Automotive logistics specialist, GEFCO said it has transported 750 tonnes of key automotive spare parts from China to France using eight chartered flights. The consignments included turbo compressors, pistons, control panels, doors and mouldings and were flown in preparation for the restart of assembly plants in Europe.
The logistics provider collected parts from several suppliers across China using road transport, which were then consolidated and loaded onto chartered aircraft in Shanghai. The planes were flown to Vatry and Charles de Gaulle airports in France.
GEFCO said it secured storage of the parts in local airport warehouses to ensure fast access for automotive customers as soon as production resumes. It has also secured customs clearances and other documentation and set up a palletised delivery of the parts to production locations in Europe.
“The safety and health of our employees remains paramount and I am proud of the commitment of our GEFCO operating teams that have been able to secure charters of this magnitude, while working remotely,” said Paul-Henri Freret, Executive Vice-President, GEFCO Air & Sea.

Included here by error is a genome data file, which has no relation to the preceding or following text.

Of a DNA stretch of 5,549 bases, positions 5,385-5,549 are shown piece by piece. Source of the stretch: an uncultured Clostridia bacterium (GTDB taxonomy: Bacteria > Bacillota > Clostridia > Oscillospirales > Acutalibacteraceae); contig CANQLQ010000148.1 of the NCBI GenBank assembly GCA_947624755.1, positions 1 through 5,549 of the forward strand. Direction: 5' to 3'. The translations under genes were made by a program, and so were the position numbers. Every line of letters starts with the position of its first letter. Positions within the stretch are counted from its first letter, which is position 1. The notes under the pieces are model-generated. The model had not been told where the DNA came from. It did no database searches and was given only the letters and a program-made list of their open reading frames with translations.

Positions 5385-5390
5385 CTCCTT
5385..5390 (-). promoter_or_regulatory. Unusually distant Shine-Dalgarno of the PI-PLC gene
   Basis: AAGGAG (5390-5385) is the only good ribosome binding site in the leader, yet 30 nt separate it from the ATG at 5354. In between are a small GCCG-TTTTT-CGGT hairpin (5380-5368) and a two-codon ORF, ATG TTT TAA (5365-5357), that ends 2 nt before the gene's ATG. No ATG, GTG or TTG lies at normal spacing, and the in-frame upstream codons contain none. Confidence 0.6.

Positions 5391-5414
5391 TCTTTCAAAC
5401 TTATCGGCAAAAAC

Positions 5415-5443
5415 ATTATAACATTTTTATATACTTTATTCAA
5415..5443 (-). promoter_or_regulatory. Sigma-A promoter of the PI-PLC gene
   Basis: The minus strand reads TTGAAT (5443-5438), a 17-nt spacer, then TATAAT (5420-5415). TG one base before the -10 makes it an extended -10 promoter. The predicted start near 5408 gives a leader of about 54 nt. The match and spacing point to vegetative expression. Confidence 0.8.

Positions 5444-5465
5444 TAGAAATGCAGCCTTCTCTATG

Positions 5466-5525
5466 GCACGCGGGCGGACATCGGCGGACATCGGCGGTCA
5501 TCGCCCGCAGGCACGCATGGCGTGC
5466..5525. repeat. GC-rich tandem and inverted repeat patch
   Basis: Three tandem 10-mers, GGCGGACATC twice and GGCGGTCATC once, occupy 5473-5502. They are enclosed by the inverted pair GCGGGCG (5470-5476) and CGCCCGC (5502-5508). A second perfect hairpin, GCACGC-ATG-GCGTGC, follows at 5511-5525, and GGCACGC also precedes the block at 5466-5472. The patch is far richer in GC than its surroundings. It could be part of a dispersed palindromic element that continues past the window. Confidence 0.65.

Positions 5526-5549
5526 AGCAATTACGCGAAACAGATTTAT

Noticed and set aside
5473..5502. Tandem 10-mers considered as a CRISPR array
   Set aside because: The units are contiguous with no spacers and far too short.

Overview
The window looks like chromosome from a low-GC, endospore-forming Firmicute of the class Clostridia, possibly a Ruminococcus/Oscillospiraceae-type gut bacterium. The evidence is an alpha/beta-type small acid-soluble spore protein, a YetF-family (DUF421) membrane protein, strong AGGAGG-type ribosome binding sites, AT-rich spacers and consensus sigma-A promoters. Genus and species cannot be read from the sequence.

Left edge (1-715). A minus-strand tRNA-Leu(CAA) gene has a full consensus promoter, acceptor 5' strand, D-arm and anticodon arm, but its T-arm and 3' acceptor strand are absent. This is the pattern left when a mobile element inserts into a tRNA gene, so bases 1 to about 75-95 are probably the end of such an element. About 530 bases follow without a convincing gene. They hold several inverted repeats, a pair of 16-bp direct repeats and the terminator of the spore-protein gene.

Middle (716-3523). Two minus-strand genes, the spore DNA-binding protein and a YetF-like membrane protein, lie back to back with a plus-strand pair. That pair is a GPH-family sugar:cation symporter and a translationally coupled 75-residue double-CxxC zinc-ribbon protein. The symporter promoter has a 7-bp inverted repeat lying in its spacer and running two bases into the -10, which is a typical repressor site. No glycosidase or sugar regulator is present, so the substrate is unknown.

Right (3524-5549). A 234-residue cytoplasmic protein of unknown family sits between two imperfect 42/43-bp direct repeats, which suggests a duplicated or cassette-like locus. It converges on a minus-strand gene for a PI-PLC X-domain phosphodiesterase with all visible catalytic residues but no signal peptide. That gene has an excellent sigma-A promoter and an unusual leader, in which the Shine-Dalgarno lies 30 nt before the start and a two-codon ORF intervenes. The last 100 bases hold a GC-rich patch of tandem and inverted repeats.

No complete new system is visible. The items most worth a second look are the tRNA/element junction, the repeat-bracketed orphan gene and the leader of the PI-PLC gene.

“The capability of our teams in China and France operating together across airfreight, warehousing and road to support our customers with time critical shipments is an excellent showcase of our partner’s unlimited ethos,” Freret said.
Last week, GEFCO also transported a shipment of medical supplies on special charter flights from Shanghai to Bratislava to help tackle the coronavirus outbreak in Slovakia and the Czech Republic.
GEFCO chartered two Boeing 787 planes that were temporarily converted to carry cargo. The aircraft were loaded with more than 64 tons of medical supplies including 6 million face masks, 20,000 respirators, and 8,000 non-contact thermometers, as well as 60 pallets of vitamins and food supplements.
To aid manufacturers further in restarting their production, the company has shipped over 2 million masks to ensure the health and safety of the customers’ employees when production sites reopen.